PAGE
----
Serving Allen, Auglaize and Hardin counties:
Partnership for Violence-Free Families ($20,000 grant): To provide better access to health care, PVFF will use this grant to train individuals in Mental Health First Aid. Once trained, these individuals will provide help and resources to those struggling with mental illness.
Serving Holmes County:
Healthcare 2000 Community Clinic, Inc. ($50,000 grant): Funding from this grant will provide specialty care, behavioral health and dental, medical and case management services to low-income, uninsured or underinsured residents of Holmes County.
Serving Clark County:
United Senior Services ($30,200 grant): Building on the existing CARE program, United Senior Services will use this grant to prevent the exploitation of older adults, heighten public awareness about elder exploitation and develop proactive solutions to protect their assets.
Serving Miami County:
Miami County Dental Clinic ($10,000 grant): The Travelling Smiles Portable Dentistry Program will provide preventive and restorative dental care and oral health education for children in Miami County who don’t have access to dental care otherwise.
Serving Clermont County:
HealthSource of Ohio ($60,000 grant): In partnership with the West Clermont School District, HealthSource will expand an existing school-based health center to offer comprehensive dental services to their student body who may not have access to dental and health care otherwise.
Serving Trumbull County:
Family & Community Services Inc. ($18,300 grant): This grant will fund the SCOPE Traveling Pantry, which will provide fresh food and groceries to older adults of Trumbull County, particularly those living in food desert areas.
Serving Allen, Auglaize, Butler, Clark, Clinton, Darke, Greene, Hardin, Mercer, Miami, Montgomery, Preble, Shelby, Van Wert and Warren counties:
Dayton Children’s Hospital Foundation ($40,000 grant): To improve the health and wellness of children in the community, this grant will support the Center for Community Health and Advocacy, which focuses on primary prevention with the goal of optimizing care for vulnerable populations of children, including those who experience disparities in health service delivery.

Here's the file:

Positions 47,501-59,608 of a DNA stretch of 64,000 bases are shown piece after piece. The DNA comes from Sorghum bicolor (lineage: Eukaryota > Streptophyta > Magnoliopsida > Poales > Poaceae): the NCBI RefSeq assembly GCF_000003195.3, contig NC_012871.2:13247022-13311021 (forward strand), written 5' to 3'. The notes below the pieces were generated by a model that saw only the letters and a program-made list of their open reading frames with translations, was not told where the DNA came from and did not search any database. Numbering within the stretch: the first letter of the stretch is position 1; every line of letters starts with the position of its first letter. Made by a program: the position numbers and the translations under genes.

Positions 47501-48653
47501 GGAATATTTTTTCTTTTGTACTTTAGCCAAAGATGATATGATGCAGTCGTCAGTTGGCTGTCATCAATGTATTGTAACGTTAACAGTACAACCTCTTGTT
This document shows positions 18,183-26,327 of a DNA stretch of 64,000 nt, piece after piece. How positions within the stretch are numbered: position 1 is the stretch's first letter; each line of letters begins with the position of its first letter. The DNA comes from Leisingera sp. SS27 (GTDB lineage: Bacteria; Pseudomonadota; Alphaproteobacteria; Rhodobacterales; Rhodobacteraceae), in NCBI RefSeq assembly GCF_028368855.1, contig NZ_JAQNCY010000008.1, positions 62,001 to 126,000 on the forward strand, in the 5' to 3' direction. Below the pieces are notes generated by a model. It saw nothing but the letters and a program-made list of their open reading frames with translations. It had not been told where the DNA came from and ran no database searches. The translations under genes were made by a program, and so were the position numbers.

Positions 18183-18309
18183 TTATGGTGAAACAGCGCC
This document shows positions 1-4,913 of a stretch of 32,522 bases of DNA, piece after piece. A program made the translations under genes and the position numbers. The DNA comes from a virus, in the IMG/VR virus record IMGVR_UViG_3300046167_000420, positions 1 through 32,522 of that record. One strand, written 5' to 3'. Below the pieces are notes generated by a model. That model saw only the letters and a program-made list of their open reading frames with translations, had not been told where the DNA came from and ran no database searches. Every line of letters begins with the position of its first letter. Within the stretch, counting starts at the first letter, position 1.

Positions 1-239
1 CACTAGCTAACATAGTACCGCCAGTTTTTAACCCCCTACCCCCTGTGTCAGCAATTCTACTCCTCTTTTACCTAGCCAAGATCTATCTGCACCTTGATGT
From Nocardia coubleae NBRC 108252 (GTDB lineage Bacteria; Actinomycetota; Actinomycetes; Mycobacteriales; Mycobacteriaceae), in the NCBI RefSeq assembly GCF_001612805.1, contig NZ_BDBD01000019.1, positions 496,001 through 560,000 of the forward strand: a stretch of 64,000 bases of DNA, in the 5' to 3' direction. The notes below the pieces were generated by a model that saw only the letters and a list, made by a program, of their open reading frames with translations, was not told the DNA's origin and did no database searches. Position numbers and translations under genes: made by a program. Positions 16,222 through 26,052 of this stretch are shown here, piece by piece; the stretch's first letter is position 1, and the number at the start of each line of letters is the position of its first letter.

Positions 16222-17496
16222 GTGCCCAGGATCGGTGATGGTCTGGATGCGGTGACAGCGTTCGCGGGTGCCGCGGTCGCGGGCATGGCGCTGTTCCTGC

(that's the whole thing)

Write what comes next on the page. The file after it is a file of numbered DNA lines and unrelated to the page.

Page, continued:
Serving all Ohio counties:
Ohio Association of Community Health Centers ($20,000 grant): This grant will help pilot a Brush, Book, Bed Program, which will teach caregivers the importance of a regular night-time routine for kids and the importance of good oral hygiene.
MEDIA CONTACT: Diane Hurd, 614.532.5279, email@example.com
CINCINNATI (November 29, 2017) — The HealthPath Foundation of Ohio is pleased to announce the inaugural Emerging Health Leader Scholarship. This scholarship will be awarded to high school seniors living within the Foundation’s 36-county service area who are involved in a Health Professions Affinity Community (HPAC) or health professions club.
The Emerging Leader Scholarship was created to student engagement in pressing community health concerns and health careers. In 2018, HealthPath will award two (2) scholarships of $1,500 each to high school seniors who have made strong progress in addressing local community health concerns through their HPAC or health professions club project and who hold aspirations to become a health care professional in the future.
The scholarship may be used for any post-secondary, health-related degree or certificate program leading to a career in primary, dental, behavioral, specialty, or other health care. The scholarship may be renewed by each recipient for up to four years provided they meet renewal requirements.
Applications, including a letter of recommendation from the club advisor and proof of admission to a post-secondary program, are due Sunday, April 1, 2018, by midnight. Applications must be made through our online application. For more information or if you have questions, please contact Tara Behanan at firstname.lastname@example.org or 513-768-6139.
For additional information on specific health fields approved to apply for this scholarship, please visit our website.